Q. Ex­ports have been sub­dued too, in some part due to global trade head­winds. Does In­dia need a dif­fer­ent strat­egy?

India Today - - COVER STORY -

A. N.R. BHANU­MURTHY

Many ar­gue that In­dia needs an ex­port-led growth strat­egy, and the pol­icy pre­scrip­tion for this is to al­low the ru­pee to de­pre­ci­ate. But this is an em­pir­i­cal question and the re­la­tion be­tween ex­ports and ex­change rate is not only am­bigu­ous but also varies with time. Right now, the em­pir­ics do not sug­gest such a strat­egy. The only thing one can do is to explore the sec­toral mea­sures to boost ex­ports and not the ex­change rate route.

AJIT RANADE

See answer to last question.

MAITREESH GHATAK

The fall in ex­ports started much ear­lier than the global trade head­winds. Be­tween 2014-17, ex­ports grew at an an­nual rate of 1.68%; in the two pre­ced­ing decades, the rate of growth was 13% and 14% re­spec­tively. Global head­winds are not help­ing, but then com­pa­nies af­fected by the US-China trade dispute are re­lo­cat­ing their sup­ply chains to Bangladesh and Viet­nam, and not In­dia.

D.K. JOSHI

In the past five years, In­dia’s ex­port slow­down has been steeper than the global aver­age. This can be at­trib­uted to de­clin­ing com­pet­i­tive­ness rel­a­tive to peers such as Viet­nam and Bangladesh. More re­cently, weak global growth and in­ten­si­fy­ing trade wars and in­ward­look­ing poli­cies have created new chal­lenges to grow­ing ex­ports. Glitches in the im­ple­men­ta­tion of the Goods and Ser­vices Tax also tem­po­rar­ily added to the ex­porters’ woes. How­ever, ris­ing trade ten­sions be­tween the US and China have opened the doors for other coun­tries to sub­sti­tute the ex­port goods im­pacted by tar­iffs. In­dia has al­ready seen some gains from China. Its ex­ports to China grew in tar­iff-hit prod­ucts such as cot­ton, or­ganic chem­i­cals and petroleum prod­ucts. How­ever, in the largest traded items be­tween the US and China—such as elec­tri­cal ma­chin­ery and equip­ment, and me­chan­i­cal ap­pli­ances— In­dia still lacks com­pet­i­tive­ness to scale up to required trade vol­umes. At­tract­ing for­eign investment in these sec­tors can help In­dia im­prove its com­pet­i­tive­ness. The US-China war is lead­ing to a shift of pro­duc­tion bases out of China and re­struc­tur­ing of sup­ply chains, paving the way for In­dia to plug into new net­works. In­dia must be proac­tive in reap­ing this op­por­tu­nity by tak­ing steps to im­prove com­pet­i­tive­ness, at­tract investment and ink new trade agree­ments.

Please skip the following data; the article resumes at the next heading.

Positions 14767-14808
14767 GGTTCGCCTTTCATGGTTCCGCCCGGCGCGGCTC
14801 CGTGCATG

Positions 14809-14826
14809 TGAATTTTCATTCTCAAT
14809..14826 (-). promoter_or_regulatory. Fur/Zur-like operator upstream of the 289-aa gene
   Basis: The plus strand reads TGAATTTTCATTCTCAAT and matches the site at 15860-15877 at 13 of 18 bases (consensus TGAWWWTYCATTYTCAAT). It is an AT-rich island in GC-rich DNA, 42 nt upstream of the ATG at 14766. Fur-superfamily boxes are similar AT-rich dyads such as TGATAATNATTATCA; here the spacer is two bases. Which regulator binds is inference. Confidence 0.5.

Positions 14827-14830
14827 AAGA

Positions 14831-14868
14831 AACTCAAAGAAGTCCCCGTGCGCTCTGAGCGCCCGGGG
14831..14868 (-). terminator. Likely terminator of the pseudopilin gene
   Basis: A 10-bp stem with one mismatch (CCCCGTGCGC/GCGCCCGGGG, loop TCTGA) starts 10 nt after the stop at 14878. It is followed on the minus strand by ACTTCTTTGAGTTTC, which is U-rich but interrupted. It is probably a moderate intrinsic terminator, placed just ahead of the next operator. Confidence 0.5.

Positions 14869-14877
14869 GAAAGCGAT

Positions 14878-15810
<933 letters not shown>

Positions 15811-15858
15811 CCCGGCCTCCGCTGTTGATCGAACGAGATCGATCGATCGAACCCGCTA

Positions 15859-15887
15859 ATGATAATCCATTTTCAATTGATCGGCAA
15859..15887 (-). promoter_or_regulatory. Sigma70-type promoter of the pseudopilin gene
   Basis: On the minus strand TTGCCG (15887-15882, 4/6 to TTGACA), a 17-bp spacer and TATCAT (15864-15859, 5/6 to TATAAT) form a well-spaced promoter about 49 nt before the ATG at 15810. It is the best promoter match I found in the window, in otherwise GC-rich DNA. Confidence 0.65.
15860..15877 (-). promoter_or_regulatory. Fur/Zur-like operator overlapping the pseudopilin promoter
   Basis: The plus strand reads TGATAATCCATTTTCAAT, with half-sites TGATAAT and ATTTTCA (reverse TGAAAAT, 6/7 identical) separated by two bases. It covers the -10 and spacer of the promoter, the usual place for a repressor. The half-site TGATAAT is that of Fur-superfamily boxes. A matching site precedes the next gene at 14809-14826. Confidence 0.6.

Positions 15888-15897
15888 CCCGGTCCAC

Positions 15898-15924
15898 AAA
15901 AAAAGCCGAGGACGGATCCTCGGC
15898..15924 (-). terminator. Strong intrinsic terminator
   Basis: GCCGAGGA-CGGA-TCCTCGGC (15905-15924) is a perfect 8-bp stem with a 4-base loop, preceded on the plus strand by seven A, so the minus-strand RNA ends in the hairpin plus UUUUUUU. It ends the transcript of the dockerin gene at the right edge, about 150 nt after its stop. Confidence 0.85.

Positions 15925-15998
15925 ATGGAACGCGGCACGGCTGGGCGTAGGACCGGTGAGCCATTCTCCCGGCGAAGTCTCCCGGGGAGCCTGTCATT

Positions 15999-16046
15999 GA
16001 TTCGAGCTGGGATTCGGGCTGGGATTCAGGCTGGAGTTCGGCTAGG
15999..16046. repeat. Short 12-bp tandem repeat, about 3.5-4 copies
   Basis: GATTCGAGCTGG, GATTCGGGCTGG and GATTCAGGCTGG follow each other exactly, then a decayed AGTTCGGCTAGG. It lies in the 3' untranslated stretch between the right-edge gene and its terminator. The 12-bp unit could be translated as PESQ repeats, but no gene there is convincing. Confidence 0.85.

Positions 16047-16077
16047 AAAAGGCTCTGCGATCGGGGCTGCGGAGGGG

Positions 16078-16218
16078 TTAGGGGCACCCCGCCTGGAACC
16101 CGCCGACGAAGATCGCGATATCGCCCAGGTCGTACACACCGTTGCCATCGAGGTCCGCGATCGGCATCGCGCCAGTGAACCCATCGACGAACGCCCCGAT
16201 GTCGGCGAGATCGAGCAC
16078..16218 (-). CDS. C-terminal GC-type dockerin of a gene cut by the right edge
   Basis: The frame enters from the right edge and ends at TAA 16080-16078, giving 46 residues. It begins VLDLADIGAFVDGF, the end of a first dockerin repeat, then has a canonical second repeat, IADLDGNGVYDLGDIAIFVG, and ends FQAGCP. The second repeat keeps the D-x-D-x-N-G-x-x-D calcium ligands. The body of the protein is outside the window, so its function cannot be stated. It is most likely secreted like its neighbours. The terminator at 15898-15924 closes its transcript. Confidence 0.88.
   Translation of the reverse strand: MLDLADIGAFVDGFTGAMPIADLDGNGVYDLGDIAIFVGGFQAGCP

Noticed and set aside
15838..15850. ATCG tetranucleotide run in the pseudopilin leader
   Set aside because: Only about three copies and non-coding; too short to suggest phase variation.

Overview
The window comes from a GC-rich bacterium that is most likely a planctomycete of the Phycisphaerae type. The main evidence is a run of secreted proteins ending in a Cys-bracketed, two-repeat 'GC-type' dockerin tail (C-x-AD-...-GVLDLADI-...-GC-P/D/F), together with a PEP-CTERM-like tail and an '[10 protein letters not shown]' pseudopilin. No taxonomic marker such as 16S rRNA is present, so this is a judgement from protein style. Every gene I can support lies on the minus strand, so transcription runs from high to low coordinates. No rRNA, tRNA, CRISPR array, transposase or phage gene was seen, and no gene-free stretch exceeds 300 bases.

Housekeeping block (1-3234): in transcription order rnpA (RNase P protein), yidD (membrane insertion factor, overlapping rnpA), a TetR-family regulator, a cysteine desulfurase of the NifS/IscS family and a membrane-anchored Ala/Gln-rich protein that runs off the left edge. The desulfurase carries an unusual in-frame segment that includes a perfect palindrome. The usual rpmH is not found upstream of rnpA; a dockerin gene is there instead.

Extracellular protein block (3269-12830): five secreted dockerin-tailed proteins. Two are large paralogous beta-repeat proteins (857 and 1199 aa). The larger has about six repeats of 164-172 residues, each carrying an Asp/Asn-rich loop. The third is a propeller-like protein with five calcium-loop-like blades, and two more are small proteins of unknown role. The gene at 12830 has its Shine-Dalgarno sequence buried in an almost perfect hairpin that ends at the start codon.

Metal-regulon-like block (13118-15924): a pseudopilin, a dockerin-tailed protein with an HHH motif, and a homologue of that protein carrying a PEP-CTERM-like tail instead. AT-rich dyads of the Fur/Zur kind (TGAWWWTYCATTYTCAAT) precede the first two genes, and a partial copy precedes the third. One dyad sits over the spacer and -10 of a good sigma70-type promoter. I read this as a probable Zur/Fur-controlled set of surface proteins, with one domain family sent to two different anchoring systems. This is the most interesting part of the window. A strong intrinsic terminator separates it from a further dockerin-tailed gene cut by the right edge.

R. NA­GARAJ

In prin­ci­ple, In­dia should be able to im­prove ex­ports as its share in global trade is mi­nus­cule, at less than 2%. How­ever, this may not be the op­por­tune mo­ment to tar­get ex­port growth as a trade war seems to be erupt­ing, on ac­count of Trump’s uni­lat­eral ab­ro­ga­tion of in­ter­na­tional trade rules, up­end­ing three decades of glob­al­i­sa­tion.

D.K. SRI­VAS­TAVA

The global econ­omy and world trade are evolv­ing into a new mode char­ac­terised by in­ward-look­ing poli­cies of the large de­vel­oped economies. In­dia needs to re­align its trade poli­cies and strat­egy to the chang­ing pro­file of world trade.

PRONAB SEN

Yes, of course. But this is not a new is­sue: it has been around for at least 5 years, but the gov­ern­ment does not think it nec­es­sary to do any­thing about it.

“IN PRIN­CI­PLE, IN­DIA SHOULD BE ABLE TO IM­PROVE EX­PORTS, BUT IT IS NOT AN OP­POR­TUNE TIME TO TAR­GET EX­PORT GROWTH AS A TRADE WAR SEEMS TO BE ERUPT­ING” —R. NA­GARAJ

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